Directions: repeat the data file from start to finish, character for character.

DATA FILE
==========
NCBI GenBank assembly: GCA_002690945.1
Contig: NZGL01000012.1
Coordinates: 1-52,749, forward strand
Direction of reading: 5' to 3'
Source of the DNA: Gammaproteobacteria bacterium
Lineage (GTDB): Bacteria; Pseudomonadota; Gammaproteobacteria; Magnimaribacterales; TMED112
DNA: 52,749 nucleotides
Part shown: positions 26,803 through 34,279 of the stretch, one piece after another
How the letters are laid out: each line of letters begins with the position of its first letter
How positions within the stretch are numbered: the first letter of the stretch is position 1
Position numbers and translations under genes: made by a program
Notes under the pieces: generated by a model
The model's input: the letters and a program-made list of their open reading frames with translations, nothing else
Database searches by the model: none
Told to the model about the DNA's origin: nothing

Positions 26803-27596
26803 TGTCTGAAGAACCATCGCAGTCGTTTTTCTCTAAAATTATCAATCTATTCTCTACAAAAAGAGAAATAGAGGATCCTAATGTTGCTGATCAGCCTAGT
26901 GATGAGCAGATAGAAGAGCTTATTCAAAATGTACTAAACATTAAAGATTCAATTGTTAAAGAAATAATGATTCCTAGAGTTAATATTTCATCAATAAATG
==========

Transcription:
NCBI GenBank assembly: GCA_002690945.1
Contig: NZGL01000012.1
Coordinates: 1-52,749, forward strand
Direction of reading: 5' to 3'
Source of the DNA: Gammaproteobacteria bacterium
Lineage (GTDB): Bacteria; Pseudomonadota; Gammaproteobacteria; Magnimaribacterales; TMED112
DNA: 52,749 nucleotides
Part shown: positions 26,803 through 34,279 of the stretch, one piece after another
How the letters are laid out: each line of letters begins with the position of its first letter
How positions within the stretch are numbered: the first letter of the stretch is position 1
Position numbers and translations under genes: made by a program
Notes under the pieces: generated by a model
The model's input: the letters and a program-made list of their open reading frames with translations, nothing else
Database searches by the model: none
Told to the model about the DNA's origin: nothing

Positions 26803-27596
26803 TGTCTGAAGAACCATCGCAGTCGTTTTTCTCTAAAATTATCAATCTATTCTCTACAAAAAGAGAAATAGAGGATCCTAATGTTGCTGATCAGCCTAGT
26901 GATGAGCAGATAGAAGAGCTTATTCAAAATGTACTAAACATTAAAGATTCAATTGTTAAAGAAATAATGATTCCTAGAGTTAATATTTCATCAATAAATG